But we're not in a vacuum. We just said above that the demand for flask-hours will drop.


Lower demand for flask hours, this reduces the price for flask-hours. But then reduce the cost to produce a flask-hour. If they get it right, the profit per flask-hour, or cost/income ratio, might remain stable.

Just how good are the economists at Blizzard?

The question is...just how good are they?

If they have some existing data regarding how many wasted flask-hours there are on a server (perhaps measuring how much time players are under the influence of a flask but NOT in a raid instance. not perfect, but perhaps indicative of trends), and they have existing data on the herb gathering rates on the server (easy to gather since blizz controls the spawns and the parameters that control how much herbs show up in the loot window), they just might be able to tweak the herb drop rate to keep price per flask-hour stable.

They need to address the Elixir Spec procs as well. The current procs provide between 2-10 extra flask-hours (or is it 2-8? whatever). If the new procs provide the same number of flasks, they'll be providing half the number of bonus flask-hours for the alchemist, in effect increasing the cost to produce a flask-hour.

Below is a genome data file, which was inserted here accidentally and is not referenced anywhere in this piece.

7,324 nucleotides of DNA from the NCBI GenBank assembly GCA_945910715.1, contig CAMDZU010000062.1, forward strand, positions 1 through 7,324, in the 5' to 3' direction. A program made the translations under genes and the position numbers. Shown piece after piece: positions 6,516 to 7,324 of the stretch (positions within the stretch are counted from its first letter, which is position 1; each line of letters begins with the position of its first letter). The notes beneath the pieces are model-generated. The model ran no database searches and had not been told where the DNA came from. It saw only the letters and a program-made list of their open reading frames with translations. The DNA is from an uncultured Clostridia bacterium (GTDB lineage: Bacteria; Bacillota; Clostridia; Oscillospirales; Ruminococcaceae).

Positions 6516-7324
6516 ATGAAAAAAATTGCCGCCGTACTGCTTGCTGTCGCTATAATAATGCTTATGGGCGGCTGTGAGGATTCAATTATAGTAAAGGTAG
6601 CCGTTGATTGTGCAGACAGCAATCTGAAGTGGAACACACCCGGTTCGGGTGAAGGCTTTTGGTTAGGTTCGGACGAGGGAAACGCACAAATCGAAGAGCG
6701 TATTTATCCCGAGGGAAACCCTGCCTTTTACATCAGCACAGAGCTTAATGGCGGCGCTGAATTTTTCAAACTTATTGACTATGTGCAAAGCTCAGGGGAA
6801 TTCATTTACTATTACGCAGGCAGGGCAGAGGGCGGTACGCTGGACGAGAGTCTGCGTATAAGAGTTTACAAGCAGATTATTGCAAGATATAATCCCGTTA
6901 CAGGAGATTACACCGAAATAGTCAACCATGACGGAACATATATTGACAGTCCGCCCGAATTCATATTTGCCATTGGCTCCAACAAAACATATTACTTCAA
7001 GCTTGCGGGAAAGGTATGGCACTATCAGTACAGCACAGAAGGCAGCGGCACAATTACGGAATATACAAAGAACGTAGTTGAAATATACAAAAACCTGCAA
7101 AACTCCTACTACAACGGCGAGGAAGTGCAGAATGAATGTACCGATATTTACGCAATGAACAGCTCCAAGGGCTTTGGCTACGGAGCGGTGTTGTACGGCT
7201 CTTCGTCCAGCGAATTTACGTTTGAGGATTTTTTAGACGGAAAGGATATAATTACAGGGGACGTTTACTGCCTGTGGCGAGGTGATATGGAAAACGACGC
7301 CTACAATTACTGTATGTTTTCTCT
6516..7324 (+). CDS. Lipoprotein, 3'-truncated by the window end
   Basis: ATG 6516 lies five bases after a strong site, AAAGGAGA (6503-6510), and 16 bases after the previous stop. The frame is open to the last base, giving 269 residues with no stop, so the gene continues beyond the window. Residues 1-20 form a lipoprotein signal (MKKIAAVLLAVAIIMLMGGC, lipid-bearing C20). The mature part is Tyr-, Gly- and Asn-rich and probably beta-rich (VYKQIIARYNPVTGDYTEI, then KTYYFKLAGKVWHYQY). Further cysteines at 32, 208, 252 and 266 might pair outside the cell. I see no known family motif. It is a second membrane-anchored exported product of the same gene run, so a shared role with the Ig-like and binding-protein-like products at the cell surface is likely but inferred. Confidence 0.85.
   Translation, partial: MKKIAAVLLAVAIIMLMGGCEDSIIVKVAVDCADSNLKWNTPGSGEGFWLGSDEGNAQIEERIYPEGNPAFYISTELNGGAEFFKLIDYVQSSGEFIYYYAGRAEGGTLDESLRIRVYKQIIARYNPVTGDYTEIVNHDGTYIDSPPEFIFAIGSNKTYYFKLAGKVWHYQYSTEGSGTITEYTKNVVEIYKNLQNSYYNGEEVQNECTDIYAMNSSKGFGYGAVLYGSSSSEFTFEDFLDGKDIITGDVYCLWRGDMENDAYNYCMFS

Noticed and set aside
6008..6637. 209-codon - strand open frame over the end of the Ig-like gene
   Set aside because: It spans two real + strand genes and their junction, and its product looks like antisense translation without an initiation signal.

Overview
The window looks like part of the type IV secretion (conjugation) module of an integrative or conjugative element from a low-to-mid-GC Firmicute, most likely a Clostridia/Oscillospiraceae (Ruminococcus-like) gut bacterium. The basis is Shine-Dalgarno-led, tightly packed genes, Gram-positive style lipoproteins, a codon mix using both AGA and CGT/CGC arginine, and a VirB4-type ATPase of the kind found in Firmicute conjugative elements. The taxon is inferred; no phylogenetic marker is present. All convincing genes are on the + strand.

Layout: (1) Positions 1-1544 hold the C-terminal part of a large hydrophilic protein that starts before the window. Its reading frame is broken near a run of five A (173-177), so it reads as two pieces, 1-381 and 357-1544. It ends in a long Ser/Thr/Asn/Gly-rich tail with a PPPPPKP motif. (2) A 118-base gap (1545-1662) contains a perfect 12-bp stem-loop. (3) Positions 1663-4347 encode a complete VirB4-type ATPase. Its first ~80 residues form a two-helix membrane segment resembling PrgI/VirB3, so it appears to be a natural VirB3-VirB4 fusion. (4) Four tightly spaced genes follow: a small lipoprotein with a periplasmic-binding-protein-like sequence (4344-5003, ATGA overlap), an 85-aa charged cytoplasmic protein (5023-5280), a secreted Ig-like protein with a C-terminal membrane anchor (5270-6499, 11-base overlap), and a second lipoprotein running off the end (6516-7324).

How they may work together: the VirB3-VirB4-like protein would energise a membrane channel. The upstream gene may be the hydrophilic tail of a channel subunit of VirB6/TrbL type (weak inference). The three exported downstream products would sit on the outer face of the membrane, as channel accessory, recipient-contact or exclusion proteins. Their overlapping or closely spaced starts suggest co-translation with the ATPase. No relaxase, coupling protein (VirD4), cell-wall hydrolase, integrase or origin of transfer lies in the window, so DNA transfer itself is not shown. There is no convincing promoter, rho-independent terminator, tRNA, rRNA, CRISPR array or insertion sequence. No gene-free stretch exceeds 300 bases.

Of course, it'll need some time to settle since the first week after the patch hits, all sorts of craziness will happen as people dump stockpiles of herbs or flasks (bad idea, craft them after the patch or else your existing flasks will change from 2 hour to 1 hour overnight), or other people try to jack with the market.

Also, we've got another, less easy to predict factor. Is Ulduar hard enough to drive demand for flask-hours up? That might totally skew the entire market. I'm thinking that demand will increase quite a bit, but that's pure speculation.

Or a new limiting reagent appears like Frost Lotus. So all the other herbs are plentiful, but Frost Lotus doesn't change. That then becomes the price driver for the flask market.

Its enough to make you go crosseyed

Since I farm my own herbs, have stockpiles galore, and I brew my own flasks, I'm excited by the change since my three hour raids will be less wasteful, but it will be interesting to watch what happens to the market.

My only hope is that Ulduar is hard enough. Or rather, that the hard modes are rewarding enough to encourage ongoing participation beyond the single achievement kill. Default Mode Ulduar will be only slightly more difficult than Naxx, which is good to allow access to wide audience and also to allow rich folks to buy farming spots months after the progression experience is gone.

If hard-mode Ulduar is both hard and rewarding, there's going to be lots of demand for flask-hours, which will benefit me if I choose to sell my raw herbs or my refined flasks.

Plus, flask-hour economics aside, its hard-mode content that I'm actually here for.